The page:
By Anne Leader
Italian portrait painter Giuseppe Ghislandi, known as Fra Vittore Galgario, was baptized on 4 March 1655 in Bergamo. Born into a family of painters, he trained in Venice and came to be one of the most successful late Baroque artists. While there he joined the Order of Minims at San Francesco di Paola. He would return to Bergamo for good in 1702, joining the Convento di Galgario, which led to his nickname. His naturalism and lighting effects suggest knowledge of the great Dutch artist Rembrandt van Rijn, likely through his followers in Milan, where Ghislandi spent some time in 1709. Despite his religious life, Ghislandi was well known throughout Europe as a portrait painter and was especially admired for his character sketches, often of young boys in costumes or shown as artists, which his biographer F.M. Tassi described as: “bizarre, whimsical heads that have caused such a stir, even beyond the Alps.”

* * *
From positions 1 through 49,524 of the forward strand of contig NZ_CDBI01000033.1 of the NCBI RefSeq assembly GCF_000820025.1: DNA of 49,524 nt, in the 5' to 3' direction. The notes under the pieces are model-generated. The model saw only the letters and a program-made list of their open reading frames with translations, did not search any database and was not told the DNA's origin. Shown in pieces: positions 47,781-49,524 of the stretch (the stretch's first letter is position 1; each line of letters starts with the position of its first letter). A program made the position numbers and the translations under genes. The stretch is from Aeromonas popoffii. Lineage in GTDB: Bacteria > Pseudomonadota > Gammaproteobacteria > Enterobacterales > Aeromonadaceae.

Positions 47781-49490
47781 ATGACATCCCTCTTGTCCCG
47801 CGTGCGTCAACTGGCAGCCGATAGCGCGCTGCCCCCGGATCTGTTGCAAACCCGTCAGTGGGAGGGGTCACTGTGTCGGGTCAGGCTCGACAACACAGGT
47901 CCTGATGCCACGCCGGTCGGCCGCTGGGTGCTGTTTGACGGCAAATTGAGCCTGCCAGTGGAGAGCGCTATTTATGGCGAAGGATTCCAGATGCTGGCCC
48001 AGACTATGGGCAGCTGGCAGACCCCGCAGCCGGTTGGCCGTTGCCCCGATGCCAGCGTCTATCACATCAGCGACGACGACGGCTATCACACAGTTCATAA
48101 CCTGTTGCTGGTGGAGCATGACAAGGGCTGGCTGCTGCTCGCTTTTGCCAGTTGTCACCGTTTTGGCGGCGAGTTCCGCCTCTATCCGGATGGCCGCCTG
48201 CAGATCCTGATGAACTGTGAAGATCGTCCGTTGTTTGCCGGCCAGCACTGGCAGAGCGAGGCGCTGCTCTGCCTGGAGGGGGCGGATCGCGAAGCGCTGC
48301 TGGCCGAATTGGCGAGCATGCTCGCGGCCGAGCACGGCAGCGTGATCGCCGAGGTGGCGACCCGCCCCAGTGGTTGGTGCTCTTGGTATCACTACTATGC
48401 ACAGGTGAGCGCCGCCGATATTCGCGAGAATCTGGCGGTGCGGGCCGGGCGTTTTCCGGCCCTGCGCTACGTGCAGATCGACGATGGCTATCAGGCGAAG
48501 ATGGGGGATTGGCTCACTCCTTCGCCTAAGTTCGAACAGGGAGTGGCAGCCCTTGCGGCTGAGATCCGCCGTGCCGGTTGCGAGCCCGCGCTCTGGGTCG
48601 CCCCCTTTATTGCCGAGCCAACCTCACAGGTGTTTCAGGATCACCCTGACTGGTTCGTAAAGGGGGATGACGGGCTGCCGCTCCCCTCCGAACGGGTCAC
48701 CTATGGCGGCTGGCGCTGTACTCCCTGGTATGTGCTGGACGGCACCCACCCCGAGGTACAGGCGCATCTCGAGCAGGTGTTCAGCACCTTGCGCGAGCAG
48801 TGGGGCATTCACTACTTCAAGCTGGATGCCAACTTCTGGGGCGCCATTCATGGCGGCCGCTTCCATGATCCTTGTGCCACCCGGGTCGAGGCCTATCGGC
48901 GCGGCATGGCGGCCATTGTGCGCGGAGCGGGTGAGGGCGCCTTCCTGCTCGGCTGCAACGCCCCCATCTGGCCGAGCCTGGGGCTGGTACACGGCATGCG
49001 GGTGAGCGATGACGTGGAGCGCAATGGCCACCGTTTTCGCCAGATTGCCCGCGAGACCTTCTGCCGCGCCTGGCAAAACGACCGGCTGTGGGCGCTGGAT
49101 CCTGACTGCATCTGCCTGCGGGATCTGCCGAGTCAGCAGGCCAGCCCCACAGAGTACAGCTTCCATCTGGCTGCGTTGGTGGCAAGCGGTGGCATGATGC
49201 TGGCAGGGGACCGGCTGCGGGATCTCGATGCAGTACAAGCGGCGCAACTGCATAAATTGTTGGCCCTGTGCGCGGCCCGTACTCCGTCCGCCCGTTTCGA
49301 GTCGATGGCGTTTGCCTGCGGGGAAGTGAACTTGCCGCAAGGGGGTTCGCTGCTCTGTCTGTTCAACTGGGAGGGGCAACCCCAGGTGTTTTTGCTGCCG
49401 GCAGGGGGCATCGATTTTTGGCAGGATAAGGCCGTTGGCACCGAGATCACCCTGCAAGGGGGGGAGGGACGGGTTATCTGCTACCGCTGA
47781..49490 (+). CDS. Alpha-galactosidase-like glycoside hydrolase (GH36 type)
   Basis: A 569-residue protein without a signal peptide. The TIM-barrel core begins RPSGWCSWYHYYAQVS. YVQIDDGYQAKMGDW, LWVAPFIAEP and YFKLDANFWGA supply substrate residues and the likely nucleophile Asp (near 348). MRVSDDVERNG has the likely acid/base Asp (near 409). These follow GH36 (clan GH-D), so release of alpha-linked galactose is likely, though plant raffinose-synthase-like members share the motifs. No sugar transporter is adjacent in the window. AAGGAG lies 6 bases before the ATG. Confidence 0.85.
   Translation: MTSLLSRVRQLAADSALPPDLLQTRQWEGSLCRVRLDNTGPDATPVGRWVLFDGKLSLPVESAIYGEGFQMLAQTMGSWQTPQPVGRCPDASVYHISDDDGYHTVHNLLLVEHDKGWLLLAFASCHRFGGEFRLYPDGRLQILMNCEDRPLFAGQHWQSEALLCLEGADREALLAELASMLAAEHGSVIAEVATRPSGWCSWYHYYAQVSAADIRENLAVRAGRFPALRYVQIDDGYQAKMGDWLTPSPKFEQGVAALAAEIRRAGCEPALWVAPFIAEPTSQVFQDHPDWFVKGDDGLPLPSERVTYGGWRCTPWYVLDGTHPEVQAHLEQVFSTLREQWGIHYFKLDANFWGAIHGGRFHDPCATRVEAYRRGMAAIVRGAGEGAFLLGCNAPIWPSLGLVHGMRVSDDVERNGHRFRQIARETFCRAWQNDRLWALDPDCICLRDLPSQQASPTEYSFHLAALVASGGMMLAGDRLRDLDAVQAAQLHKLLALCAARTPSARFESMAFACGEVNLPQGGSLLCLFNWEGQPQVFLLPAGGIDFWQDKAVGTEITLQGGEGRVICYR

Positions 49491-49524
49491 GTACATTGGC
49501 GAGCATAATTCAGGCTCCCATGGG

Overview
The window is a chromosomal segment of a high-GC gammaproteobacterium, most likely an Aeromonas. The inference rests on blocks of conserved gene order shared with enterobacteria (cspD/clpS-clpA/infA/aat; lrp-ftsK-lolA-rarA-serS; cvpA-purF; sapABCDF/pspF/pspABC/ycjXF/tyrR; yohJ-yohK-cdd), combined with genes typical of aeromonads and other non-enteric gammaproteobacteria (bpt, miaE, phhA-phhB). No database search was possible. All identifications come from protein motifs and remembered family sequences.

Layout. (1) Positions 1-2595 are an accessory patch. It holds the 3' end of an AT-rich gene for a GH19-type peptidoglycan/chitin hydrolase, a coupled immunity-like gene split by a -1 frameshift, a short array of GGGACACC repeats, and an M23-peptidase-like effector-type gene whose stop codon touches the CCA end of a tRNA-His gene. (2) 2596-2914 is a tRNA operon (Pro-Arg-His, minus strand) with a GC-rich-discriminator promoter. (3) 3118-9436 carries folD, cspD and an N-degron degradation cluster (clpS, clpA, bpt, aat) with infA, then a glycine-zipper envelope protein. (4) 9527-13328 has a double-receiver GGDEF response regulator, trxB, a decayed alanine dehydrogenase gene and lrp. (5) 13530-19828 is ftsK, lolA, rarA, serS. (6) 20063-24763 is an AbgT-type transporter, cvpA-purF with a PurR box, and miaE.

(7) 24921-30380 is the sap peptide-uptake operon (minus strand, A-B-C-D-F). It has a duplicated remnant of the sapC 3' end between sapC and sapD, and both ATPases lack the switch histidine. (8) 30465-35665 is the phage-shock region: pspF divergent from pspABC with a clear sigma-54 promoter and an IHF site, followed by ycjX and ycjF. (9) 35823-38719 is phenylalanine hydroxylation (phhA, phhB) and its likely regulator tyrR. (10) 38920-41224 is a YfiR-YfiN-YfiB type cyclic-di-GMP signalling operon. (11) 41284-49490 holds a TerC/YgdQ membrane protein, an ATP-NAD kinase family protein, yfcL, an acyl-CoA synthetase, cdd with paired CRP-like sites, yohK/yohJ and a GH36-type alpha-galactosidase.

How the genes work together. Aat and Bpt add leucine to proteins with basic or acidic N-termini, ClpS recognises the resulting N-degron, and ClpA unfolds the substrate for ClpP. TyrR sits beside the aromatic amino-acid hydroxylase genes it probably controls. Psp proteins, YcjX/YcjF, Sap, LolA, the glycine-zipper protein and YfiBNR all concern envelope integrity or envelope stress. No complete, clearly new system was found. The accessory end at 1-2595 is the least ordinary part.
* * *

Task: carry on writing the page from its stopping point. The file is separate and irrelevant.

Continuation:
References: F. M. Tassi. Vite de’ pittori, scultori ed architetti bergamaschi (Bergamo, 1793); ed. F. Mazzini (Milan, 1969–70), ii, pp. 57–69; Ugo Ruggeri. “Ghislandi, Giuseppe.” Grove Art Online. Oxford Art Online. Oxford University Press.
Portrait of Count Giovanni Battista Vailetti, c. 1710. Oil on canvas, Gallerie dell’Accademia, Venice
Portrait of Francesco Maria Bruntino, 1737. Oil on canvas, Accademia Carrara, Bergamo
Young Painter in His Studio, c. 1730. Oil on canvas, Szépművészeti Múzeum, Budapest
Self-Portrait, 1732. Oil on canvas, Accademia Carrara, Bergamo
Young Boy with Apples, 1732. Oil on canvas.
Portrait of Giovanni Secco Suardo and his Servant, 1720s. Oil on canvas, Accademia Carrara, Bergamo